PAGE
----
Accessing the internet while traveling is fairly commonplace today, but you need to understand that there is not universal coverage everywhere with cellular or wifi. Your choice of cellular carrier, if you decide to go that way, should be based on whether there is coverage where you plan to be. For instance, we have Verizon, Sprint, and ATT devices (work requires). West of the Mississippi Verizon is hands down better voice and data coverage. However, east of the big river we have found Sprint has better/faster data coverage where we travel. ATT is almost useless for us whenever we are away from major cities. There are major exceptions, however. We recently stayed in rural central IN in an area where Sprint and Verizon were useless. Only ATT had a signal where we were. There are still large areas out west where there is no coverage.

With a little research on your part you can find what is best for you. Good luck.
Ah sa... Ah say, EXCELLENT summary Joez!

Like Chowhound, I use Verizon's 4g on a Samsung wireless router. In big cities, it's great. Out in the country side (like Moab UT where I'm at right now) you get 3g. The difference being speed.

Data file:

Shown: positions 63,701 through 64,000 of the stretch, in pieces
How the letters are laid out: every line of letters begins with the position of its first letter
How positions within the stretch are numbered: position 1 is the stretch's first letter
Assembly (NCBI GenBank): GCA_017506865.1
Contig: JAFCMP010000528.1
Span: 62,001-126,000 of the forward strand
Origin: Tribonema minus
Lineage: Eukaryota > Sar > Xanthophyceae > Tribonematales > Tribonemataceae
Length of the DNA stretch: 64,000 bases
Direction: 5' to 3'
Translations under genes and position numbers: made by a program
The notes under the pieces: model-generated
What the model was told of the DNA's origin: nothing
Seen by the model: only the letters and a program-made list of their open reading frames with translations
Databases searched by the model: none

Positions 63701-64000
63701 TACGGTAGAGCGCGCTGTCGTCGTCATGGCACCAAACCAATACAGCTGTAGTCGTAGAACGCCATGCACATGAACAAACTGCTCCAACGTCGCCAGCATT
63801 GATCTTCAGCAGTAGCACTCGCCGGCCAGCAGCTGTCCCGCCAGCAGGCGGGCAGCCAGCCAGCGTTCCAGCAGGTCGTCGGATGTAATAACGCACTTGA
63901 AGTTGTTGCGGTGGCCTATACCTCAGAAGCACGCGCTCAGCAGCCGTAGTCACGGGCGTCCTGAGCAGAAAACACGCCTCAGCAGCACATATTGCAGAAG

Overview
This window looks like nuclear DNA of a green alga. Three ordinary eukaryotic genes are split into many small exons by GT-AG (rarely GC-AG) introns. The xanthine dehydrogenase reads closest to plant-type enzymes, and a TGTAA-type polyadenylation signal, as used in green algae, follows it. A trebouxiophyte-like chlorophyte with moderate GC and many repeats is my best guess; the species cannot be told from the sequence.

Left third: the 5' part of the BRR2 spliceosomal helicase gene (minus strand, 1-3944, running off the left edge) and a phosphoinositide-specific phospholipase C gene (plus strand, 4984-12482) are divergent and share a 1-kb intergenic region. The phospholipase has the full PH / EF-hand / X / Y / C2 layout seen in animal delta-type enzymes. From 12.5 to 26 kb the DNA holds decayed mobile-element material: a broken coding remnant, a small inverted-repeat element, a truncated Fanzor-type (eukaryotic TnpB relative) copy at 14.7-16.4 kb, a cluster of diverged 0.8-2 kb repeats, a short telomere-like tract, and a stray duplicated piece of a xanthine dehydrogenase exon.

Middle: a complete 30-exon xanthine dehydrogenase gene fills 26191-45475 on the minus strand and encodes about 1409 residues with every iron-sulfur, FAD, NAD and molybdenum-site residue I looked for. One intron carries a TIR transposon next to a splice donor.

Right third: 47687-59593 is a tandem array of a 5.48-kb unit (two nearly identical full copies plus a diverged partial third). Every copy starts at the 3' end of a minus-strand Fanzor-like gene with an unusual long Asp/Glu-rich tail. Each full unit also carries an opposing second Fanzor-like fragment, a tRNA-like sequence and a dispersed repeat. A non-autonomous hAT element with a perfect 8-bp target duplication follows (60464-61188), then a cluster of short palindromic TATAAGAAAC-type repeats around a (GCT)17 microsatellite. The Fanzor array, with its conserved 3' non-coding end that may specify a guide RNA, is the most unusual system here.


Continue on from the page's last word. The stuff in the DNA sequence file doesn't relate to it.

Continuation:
If you buy thru COSTCO, the router will cost you $80 with part being refunded two months down the road. There is a two year contract; and, like their mobile phone, you can choose your usage. We have 5 Gig for $50 a month. That will pretty much take care of your daily stuff unless you like to stream movies from netflix. If you are a COSTCO member, go to the phone booth in the store and they can tell you all about the particulars.

One down side is that unlike your current Internet Service Provider, you won't get free email, unless of course you want to use ymail, gmail or some other advertisement laden service (The dang things, ah say, the dang things remind me of cannons - always shooting their mouths off. And, unless you are better with a computer than most at the hen house, forget getting it on your outlook.)